Friday, November 28, 2008

The constant cynic

The "aware" become synonymous with the "cynical" as the world seems less and less welcoming. Why not, when all we see genuine uncaring and disrespect for life around the world? In the news all we see is floods and wars; in the streets, heartless masses unwilling to place emotional investment into the helpless, nameless stranger. 
This is where my views change from being those of a realist to some combination of pragmatism and optimism. I believe we are beautiful creatures. I believe mankind is good, that every man has the capability for divine kindness and every woman untethered compassion. I believe people are capable of acting not just out of self-interest, but in the interest of the beautiful whole. This is despite the obvious examples to the contrary; or maybe even because of them. 
I believe life is too painful second guessing ulterior motives, too damaging to believe that man is genuinely incapable of accomplishing anything outside of the realm of self-interest. So I choose to believe otherwise. 
Not to say that my optimism is a self-delusion; there are brilliant men and women and brilliant ideas. We live in a time of rebirth and great social change. There is reason to believe in the good. 

This video essentially makes my claim for hopeless optimism:

For those of you unfamiliar with TED, let me fill you in. TED is an annual conference where people from many facets of life come together and talk about ideas (those of you Campolindo natives from Brownlee's classes may remember seeing videos from TED.) They can all be found online at, and I suggest everyone takes a look. I will likely be dipping into TED for future note topics, so get used to it.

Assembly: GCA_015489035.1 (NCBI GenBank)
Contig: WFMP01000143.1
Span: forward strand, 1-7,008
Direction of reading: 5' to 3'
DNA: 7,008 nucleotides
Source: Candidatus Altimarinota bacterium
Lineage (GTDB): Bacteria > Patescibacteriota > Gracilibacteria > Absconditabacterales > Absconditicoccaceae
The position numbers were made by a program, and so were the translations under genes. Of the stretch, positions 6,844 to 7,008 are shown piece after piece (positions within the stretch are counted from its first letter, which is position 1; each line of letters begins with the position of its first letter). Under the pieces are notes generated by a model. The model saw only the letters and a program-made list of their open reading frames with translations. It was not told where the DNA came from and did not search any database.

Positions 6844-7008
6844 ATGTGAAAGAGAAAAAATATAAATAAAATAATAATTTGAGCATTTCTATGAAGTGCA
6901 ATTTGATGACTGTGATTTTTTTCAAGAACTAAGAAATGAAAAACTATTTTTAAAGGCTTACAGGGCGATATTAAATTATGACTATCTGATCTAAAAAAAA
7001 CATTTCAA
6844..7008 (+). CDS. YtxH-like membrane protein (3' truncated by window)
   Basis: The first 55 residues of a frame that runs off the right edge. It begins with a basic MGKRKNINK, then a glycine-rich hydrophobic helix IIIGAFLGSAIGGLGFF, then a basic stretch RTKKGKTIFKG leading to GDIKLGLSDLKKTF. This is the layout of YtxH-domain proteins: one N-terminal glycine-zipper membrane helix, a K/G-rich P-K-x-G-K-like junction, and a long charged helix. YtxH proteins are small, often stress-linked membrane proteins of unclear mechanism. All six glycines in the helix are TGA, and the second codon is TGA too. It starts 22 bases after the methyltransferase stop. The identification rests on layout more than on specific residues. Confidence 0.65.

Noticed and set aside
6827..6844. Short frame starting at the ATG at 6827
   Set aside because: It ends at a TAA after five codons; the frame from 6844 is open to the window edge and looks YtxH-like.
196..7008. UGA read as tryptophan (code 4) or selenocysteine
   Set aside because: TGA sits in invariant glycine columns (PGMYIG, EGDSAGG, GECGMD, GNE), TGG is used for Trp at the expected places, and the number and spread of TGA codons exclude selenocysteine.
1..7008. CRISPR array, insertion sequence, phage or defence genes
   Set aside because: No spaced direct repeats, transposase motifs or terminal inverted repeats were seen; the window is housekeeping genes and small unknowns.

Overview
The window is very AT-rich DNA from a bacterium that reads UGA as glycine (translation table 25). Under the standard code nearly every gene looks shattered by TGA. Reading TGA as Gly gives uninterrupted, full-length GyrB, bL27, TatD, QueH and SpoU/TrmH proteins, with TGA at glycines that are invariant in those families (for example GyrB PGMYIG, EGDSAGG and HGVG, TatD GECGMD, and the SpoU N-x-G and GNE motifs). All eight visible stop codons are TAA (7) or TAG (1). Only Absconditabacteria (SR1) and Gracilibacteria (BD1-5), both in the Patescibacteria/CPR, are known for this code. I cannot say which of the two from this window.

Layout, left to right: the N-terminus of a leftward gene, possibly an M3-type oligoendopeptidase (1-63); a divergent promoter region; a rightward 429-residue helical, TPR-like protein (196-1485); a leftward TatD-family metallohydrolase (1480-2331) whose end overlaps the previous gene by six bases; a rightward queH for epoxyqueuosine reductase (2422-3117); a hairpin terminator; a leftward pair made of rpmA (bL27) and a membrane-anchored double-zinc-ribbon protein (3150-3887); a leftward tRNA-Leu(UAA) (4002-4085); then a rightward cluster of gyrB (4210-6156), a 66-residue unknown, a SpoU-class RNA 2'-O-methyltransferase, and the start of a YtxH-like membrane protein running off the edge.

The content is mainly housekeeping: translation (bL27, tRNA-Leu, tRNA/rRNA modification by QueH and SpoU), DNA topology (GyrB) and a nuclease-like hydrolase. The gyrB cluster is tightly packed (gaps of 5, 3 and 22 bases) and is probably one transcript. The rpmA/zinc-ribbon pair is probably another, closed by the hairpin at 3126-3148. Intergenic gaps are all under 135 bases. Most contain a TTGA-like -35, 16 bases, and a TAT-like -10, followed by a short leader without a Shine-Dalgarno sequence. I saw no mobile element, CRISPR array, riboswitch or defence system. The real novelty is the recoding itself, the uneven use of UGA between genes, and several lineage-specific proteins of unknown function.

Getting back to my point, I guess I'm just a sucker for the human spirit. I heard this amazing quote by George Santayana that goes, “The world is not respectable; it is mortal, tormented, confused, deluded forever; but it is shot through with beauty, with love, with glints of courage and laughter; and in these, the spirit blooms timidly, and struggles to the light amid the thorns.” What the quote seems to address is that the depth of the human condition lays in it lowest points. The greatest and strongest compassion, emotion, and spirit comes to fruition not in spite of, but BECAUSE of the weakness of man. 
We feel compassion for the defenseless, why? If we are self-serving, if we only look out for number one, why do we still maintain even a glimmer of pity for the weak, the poor, the completely overtaken and undone? This is why man will do so much more than survive; he has transcended our basic evolutionary instincts. We work to save the poor, sick, and needy. We don't leave the sick to die in the name of strengthening the gene pool, and we have no understandable reason other than what our heart and spirit tell us. We must. 
And so we face the great issues of our generation. They will tear us, break us, and push us to the ground, but the human spirit is too strong to be anything other than, not only victorious, but glorious in its nature and beauty and art. 
So, though mankind may be broken, evil, or weak, I choose to believe he is glorious and strong, good and pure in intent. I may be wrong, but I would rather be wrong, deluded, and sure of man's respectable future than right and a cynic for both the present, past, and future.

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